We’re so pleased that Cree Lawson, Arrivalist Founder & CEO, is sharing his latest hot topic opinion piece with The Travel Vertical.
Cree cuts to the chase — “Let me tell you exactly what’s going on with location data… warts and all… in layman’s terms… without the hype. I may be low on entertainment value but I’m long on truth. 10 years in the business does that to folks.”
Cree Lawson is a serial entrepreneur with over 20 years experience in travel, media and analytics. When not analyzing data and researching new marketplaces, he travels around the country presenting Arrivalist’s unique insights into the way media influences tourism to the 130+ cities, states and countries that Arrivalist counts as clients.
True or False? Arrivalist answers five of the questions clients have been asking most often.
“Change is in the air with Apple collecting consent and Google deprecating third-party cookies. Is location data under duress? Or will it continue its ascent?
Recently I’ve been fielding a lot of questions about “consented” and “un-consented” data and the future of location data. Is the location data under duress? Or are companies exploiting fear of impending changes to promote competing services?
Will location data be better or worse a year from now? The clear and resounding answer is… Yes.
Some aspects will improve as consenting users share more data from apps that clearly exchange location for utility and value. Other aspects of location data (at least in its raw form) will deteriorate as consent pop-ups make data collection inconsistent. Just like all the other research datasets that have come before us, using strong panels and robust modeling will make the insights as defensible as ever… maybe even better.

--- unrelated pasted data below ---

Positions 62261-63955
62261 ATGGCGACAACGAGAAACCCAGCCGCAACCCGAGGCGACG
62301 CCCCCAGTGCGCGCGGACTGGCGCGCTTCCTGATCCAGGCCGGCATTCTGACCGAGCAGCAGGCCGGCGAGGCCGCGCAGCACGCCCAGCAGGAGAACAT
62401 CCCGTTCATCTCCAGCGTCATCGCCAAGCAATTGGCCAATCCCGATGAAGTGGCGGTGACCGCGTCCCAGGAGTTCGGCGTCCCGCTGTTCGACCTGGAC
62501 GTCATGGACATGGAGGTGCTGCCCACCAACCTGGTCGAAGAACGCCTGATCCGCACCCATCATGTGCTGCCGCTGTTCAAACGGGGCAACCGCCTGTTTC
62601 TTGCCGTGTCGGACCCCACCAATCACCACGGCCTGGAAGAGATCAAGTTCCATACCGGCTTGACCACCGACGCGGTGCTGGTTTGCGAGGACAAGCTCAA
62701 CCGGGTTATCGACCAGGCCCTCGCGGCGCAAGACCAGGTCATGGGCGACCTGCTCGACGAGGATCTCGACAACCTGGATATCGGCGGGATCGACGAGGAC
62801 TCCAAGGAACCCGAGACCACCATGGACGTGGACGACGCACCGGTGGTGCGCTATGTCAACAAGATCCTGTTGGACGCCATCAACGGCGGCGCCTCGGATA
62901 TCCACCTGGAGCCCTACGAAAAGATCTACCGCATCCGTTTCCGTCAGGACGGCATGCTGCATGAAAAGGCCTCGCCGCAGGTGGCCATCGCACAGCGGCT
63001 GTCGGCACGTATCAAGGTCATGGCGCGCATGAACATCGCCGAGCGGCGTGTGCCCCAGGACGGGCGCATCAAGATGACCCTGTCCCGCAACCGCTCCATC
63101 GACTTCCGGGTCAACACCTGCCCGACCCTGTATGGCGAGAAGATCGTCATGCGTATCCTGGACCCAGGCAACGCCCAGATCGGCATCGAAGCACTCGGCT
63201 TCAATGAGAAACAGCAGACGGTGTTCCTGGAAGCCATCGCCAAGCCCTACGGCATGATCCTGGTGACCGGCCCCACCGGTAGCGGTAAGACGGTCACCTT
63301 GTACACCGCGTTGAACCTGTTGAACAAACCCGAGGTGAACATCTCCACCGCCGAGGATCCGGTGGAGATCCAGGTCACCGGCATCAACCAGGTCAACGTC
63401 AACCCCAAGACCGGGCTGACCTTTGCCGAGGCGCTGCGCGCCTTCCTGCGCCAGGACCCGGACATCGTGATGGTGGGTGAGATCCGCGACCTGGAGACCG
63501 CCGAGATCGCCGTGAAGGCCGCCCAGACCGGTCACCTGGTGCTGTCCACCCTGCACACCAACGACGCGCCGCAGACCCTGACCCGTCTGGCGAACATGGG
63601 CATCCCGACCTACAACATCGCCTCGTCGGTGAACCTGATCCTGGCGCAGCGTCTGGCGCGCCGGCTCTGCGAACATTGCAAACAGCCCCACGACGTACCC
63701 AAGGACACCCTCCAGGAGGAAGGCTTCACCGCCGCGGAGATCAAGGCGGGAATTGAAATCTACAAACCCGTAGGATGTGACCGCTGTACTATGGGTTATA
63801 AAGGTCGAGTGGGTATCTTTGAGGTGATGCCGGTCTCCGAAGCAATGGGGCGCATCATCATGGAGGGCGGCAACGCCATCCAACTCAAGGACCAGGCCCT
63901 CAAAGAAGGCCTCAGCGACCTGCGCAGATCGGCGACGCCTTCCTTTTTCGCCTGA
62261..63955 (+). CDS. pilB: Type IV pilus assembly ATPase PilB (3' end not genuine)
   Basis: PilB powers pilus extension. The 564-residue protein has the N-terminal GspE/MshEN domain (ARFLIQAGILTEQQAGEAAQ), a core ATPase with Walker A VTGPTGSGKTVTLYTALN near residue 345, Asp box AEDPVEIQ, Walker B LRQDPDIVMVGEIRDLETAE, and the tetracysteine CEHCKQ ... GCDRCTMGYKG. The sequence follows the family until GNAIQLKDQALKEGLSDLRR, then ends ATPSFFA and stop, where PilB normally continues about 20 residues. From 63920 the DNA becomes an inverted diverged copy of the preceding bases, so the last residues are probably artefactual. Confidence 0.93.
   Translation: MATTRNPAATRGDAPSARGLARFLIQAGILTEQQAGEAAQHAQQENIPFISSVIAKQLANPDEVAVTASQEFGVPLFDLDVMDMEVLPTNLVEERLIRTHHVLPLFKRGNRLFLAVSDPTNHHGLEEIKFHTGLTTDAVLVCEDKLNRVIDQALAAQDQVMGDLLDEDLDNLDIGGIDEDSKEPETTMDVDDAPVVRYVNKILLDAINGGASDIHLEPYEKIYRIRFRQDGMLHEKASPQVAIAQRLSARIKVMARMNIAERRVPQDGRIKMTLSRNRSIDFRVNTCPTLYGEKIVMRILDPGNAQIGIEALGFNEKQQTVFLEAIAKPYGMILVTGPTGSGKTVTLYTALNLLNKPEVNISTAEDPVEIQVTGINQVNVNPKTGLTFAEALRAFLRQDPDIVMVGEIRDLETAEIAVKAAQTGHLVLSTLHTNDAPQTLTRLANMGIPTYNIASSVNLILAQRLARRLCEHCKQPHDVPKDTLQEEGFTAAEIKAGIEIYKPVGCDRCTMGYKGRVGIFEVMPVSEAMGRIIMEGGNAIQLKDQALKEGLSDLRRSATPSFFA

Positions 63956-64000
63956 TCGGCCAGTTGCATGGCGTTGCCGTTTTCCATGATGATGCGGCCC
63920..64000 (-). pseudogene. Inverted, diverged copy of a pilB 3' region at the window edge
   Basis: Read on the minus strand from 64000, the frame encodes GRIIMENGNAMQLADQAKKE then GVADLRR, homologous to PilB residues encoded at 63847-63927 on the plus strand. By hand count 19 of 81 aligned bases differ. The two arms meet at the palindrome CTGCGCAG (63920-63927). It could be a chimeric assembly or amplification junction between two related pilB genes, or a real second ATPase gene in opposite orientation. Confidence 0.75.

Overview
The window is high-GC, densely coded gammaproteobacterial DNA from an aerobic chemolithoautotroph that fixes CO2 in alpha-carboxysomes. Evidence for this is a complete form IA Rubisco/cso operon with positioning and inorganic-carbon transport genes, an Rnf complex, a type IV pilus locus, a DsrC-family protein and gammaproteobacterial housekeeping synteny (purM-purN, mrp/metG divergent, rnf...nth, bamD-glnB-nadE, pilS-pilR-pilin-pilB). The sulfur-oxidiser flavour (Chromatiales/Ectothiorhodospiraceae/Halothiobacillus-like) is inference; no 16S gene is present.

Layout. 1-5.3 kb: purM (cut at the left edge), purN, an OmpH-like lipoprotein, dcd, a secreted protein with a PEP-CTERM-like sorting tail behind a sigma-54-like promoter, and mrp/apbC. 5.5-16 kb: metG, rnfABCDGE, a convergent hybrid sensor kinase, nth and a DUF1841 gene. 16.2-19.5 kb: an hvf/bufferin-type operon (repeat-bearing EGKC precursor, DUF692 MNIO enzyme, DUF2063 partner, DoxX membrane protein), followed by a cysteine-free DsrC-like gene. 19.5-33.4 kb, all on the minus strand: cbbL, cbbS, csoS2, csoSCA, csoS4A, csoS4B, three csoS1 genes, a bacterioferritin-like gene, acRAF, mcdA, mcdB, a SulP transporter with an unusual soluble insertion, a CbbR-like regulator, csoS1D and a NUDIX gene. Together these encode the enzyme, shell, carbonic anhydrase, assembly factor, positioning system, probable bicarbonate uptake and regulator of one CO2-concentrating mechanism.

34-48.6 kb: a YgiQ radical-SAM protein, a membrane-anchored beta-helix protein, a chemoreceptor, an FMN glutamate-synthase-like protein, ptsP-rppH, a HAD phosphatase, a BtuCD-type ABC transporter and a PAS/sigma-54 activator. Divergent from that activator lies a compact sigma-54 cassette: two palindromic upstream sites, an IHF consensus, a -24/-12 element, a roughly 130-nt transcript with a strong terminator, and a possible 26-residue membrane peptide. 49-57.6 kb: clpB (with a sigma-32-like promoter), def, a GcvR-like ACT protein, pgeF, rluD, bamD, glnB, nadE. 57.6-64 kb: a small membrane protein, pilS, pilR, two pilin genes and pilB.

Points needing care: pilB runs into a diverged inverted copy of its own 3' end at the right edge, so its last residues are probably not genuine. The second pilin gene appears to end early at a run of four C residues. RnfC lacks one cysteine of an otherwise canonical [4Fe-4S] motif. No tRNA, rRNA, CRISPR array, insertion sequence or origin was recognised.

Let me tell you what’s going on with location data… warts and all… in layman’s terms… without the hype. I may be low on entertainment value but I’m long on truth. 10 years in the business does that to folks.
There are a few things clients have been asking us:
#1 Is the industry is awash in un-consented data – especially location data?
#2 Location data is changing; but how does that impact us?
#3 Does third-party cookies going away impact location data?
#4 Do location data companies track individual people?
#5 Is your IP address like your Social Security Number?
#1 – True or False: The location data industry is awash in “Un-consented” Location data and Apple and Google’s changes are doing away with it.
False. Consent is collected by the apps or websites you use and those apps/ websites are required to collect consent. Can you remember the last website you went to that didn’t give you an “allow cookies” pop-up? So there is very little un-consented data in use today and any self-respecting location data companies only license data from apps which collect consent. We require it from any app or app data aggregator we work with. Most do.
It’s true that Apple (and possibly Google) are adding new measures at an operating system level (one step above the site or the app) to give consumers even more control. But the fact that they’re giving consumers another layer of consent does not mean the rest of data collection is “un-consented.”
The additional layers of notice and consent that Apple is adding will only make the data better over time as more informed users share their data and apps that don’t need it don’t.
#2 Location data is changing; but how does that impact us?
To be sure, Apple’s location consent pop-ups are changing location data. There are two immediate types of impact: